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Sen. Mark Norris announces support for Hunters for the Hungry program

Star Staff Reports

image001-3Tennessee Wildlife Federation teams up with state legislator to fight hunger in Senate District 32

Tennessee State Senator Mark Norris (R-Collierville) is urging residents in West Tennessee to join him in supporting the Tennessee Wildlife Federation’s Hunters for the Hungry program. Throughout his legislative career, Norris has been a leader on hunger and nutrition issues, and he understands the important role Hunters for the Hungry plays for the Mid-South Food Bank and hunger-relief organizations across the region. Now he has formally accepted TWF’s Legislative Challenge, held each year during the white-tailed deer season.

Norris, who serves as Tennessee’s Senate Majority Leader, helped launch the Tennessee Nutrition Caucus in 2014 with a bi-partisan team of legislators and organizations dedicated to fighting food insecurity and malnutrition. Hunters for the Hungry provides a dependable source of lean protein to hunger relief agencies, thanks to the generosity of hunters.

Leaders like Sen. Norris help us ensure that hunters can donate deer at no cost, processors are able to prepare the meat and distribute it to soup kitchens and food banks in the area, and hungry Tennesseans are being fed,” said Hunters for the Hungry Program Manager Matt Simcox. “Each year, we challenge legislators to see who can deliver the biggest impact in their districts, and tens of thousands of meals have been provided as a result.”

Hunters for the Hungry provides funding to more than 80 wild game processors across 67 Tennessee counties who receive donated venison from hunters during white-tailed deer season, package the lean, organic meat for free or at a reduced rate, and make it available to local food banks and hunger-relief agencies.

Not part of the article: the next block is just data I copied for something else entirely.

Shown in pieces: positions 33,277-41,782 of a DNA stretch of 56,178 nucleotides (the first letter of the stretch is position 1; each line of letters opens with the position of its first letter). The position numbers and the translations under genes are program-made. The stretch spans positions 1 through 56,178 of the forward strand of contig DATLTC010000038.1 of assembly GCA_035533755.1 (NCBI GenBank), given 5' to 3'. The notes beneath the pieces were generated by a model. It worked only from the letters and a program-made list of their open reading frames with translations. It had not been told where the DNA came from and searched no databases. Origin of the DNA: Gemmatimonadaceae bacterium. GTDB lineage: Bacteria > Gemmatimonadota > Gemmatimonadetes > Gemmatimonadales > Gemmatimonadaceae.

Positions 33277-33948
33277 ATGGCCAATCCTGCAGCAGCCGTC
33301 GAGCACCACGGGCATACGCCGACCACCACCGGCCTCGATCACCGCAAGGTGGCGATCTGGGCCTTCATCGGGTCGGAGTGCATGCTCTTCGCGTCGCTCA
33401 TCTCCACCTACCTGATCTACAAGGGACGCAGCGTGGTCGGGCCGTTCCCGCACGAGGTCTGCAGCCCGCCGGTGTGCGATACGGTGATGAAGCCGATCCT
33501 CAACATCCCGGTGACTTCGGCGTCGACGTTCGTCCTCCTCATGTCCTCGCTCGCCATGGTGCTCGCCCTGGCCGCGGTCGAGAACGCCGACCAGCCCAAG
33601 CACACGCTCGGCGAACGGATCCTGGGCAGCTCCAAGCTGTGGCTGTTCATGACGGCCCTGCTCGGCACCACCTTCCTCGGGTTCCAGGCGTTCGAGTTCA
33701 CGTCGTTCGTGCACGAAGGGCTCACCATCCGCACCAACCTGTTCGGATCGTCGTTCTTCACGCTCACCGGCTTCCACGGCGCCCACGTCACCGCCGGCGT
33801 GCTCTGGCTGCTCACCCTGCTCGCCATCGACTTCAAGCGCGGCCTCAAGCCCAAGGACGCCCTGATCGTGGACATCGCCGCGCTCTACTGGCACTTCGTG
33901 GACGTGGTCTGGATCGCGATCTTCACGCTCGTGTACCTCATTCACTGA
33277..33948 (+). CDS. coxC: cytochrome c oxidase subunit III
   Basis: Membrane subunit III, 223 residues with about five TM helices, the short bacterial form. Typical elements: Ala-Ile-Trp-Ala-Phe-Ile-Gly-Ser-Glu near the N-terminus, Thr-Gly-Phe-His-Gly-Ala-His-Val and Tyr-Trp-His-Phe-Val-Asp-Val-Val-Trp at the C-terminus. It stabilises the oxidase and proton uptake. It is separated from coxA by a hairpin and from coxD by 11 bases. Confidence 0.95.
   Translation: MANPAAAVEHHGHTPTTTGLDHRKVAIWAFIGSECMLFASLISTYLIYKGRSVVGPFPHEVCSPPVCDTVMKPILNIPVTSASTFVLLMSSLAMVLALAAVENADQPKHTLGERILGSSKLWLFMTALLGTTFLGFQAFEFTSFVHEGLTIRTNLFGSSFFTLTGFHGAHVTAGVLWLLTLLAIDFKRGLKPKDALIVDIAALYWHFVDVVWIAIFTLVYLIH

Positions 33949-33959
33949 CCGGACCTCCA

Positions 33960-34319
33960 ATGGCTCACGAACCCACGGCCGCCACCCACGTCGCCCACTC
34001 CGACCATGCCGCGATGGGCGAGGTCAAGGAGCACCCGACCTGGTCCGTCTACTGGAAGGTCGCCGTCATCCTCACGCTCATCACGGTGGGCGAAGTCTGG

Sen. Norris is asking those in his district to consider making a generous donation of their own so more families and children can receive this much-needed relief. He cited statistics showing that more than 25 percent of Tennessee’s children don’t know where their next meal will come from.

This program has had a major impact on Memphis and West Tennessee, utilizing a renewable natural resource to provide thousands and thousands of meals to people who desperately needed help,” Norris said. “I hope folks in my district will join me in supporting the Tennessee Wildlife Federation’s Hunters for the Hungry program, and help make someone’s holiday season a little brighter.”

Norris is calling on neighbors in Dyer, Lauderdale, Shelby and Tipton counties to join him in supporting Hunters for the Hungry by contacting his office at 615-741-1967 to make a donation.

 Hunters for the Hungry has collected more than one million pounds of venison since its inception in 1998, yielding over four million meals to food-insecure families and individuals across Tennessee.

For 70 years, the Tennessee Wildlife Federation has served as champions of our state’s Great Outdoors. To learn more about the Federation or Hunters for the Hungry, please visit

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